Readers know I urge lawyers to consider for themselves mediation and mindfulness. But I must admit I wish loving-kindness meditation (LKM) had another name. The name sounds saccharine and kumbaya, and therefore may be, to many lawyers, off-putting. Nevertheless I think the practice of LKM and its benefits to the profession are worth considering and find the research on the practice very intriguing.
The practice is described in the research article "Open Hearts Build Lives: Positive Emotions, Induced through Loving-Kindness Meditation, Build Consequential Personal Resources" [pdf] (Journal of Personality and Social Psychology).
Like other meditation practices, LKM involves quiet contemplation in a seated posture, often with eyes closed and an initial focus on the breath. Yet whereas mindfulness meditation involves training one’s attention toward the present moment in an openminded (non-judgmental) way, LKM involves directing one’s emotions toward warm and tender feelings in an open-hearted way. Individuals are first asked to focus on their heart region and contemplate a person for whom they already feel warm and tender feelings (e.g., their child, a close loved one). They are then asked to extend these warm feelings first to themselves and then to an ever-widening circle of others.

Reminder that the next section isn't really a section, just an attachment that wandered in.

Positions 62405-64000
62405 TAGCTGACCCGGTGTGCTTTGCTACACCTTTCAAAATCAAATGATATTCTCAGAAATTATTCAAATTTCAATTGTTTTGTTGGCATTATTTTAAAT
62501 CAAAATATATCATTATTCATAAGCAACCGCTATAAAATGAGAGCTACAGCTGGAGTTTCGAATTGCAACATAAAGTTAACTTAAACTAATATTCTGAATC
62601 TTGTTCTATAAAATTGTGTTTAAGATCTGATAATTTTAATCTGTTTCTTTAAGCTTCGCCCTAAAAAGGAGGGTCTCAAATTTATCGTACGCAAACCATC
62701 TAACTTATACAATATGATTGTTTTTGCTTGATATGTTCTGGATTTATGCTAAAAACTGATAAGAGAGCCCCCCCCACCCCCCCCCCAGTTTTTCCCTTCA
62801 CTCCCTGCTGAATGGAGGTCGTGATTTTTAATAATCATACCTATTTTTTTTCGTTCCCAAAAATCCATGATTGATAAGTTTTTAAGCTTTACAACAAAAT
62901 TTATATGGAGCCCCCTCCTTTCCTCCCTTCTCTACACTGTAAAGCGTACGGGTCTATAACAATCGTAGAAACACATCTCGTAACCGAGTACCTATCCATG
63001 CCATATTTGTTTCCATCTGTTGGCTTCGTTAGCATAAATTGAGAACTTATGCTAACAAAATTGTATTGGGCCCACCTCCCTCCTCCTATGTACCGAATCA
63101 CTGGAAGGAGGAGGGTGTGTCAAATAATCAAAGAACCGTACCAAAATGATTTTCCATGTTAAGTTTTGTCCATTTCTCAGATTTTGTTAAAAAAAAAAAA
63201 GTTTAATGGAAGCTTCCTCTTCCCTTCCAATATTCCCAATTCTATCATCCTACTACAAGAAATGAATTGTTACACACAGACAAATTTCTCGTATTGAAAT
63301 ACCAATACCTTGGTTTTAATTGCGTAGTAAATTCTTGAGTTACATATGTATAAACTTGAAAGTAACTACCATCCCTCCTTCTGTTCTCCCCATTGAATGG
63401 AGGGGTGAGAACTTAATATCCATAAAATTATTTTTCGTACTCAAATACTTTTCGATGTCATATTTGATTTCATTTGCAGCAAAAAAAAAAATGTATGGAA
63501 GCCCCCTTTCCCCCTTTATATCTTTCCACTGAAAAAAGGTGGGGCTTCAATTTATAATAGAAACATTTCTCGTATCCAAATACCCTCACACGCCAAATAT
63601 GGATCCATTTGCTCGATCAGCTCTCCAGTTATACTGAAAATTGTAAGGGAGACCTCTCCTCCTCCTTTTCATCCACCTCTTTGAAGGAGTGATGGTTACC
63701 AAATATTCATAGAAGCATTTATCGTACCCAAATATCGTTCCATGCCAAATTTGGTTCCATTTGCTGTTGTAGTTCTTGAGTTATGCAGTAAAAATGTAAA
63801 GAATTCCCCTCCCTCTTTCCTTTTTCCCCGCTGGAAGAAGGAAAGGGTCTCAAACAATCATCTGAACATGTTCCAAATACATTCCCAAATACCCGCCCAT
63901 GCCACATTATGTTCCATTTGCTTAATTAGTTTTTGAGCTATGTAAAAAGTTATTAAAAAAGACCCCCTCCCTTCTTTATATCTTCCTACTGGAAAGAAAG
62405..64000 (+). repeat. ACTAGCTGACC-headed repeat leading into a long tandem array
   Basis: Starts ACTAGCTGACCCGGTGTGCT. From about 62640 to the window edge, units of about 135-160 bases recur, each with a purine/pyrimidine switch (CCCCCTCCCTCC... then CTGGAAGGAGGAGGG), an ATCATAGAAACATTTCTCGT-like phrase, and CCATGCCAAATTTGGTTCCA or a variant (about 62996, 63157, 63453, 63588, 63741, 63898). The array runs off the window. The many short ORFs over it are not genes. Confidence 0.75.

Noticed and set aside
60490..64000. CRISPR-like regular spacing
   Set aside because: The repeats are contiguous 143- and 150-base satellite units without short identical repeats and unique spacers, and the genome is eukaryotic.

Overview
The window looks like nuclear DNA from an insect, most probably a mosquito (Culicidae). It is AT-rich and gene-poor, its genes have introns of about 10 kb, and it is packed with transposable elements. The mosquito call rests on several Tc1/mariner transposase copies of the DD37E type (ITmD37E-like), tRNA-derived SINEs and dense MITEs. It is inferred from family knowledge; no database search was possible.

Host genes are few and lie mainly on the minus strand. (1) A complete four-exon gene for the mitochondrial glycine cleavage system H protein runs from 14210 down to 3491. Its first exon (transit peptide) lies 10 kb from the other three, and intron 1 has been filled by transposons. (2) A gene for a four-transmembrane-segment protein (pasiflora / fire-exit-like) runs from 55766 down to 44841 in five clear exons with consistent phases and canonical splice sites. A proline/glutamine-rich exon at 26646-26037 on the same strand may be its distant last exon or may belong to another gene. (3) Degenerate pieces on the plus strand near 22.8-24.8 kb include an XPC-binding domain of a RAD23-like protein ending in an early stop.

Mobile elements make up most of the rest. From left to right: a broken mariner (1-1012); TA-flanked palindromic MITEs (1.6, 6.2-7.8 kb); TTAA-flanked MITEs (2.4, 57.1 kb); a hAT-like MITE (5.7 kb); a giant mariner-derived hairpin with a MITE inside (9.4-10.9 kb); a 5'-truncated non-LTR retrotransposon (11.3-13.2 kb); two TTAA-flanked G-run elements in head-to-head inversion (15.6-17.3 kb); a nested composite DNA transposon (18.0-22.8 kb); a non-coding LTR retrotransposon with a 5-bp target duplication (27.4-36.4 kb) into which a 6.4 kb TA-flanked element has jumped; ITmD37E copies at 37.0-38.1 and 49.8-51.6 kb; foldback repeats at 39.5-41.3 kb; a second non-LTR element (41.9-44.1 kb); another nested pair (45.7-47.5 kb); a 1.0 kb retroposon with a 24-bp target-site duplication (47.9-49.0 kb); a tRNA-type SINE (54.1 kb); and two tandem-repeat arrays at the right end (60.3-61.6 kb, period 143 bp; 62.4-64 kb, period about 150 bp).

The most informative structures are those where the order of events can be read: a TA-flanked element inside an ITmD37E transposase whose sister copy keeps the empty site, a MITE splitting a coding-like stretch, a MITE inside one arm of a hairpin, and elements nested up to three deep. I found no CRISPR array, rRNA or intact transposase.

The benefits seem to be many for interpersonal interactions. From the research article linked to above:
Participants who invested an hour or so each week practicing this form of meditation enhanced a wide range of positive emotions in a wide range of situations, especially when interacting with others. We find these data especially promising. LKM appears to be one positive emotion induction that keeps on giving, long after the identifiable “event” of meditation practice.
And from the reseach "Loving-Kindness Meditation Increases Social Connectedness" [pdf] (Emotion):
Sounds like, in the right circumstances and with some open-minded (no pun intended) lawyers, LKM could facilitate the client-centered practice of law.
Note: Another somewhat related study (on couples) which included the practice of LKM: "Mindfulness-Based Relationship Enhancement" [pdf] (Behavior Therapy).
Image credit: FreeFoto.com.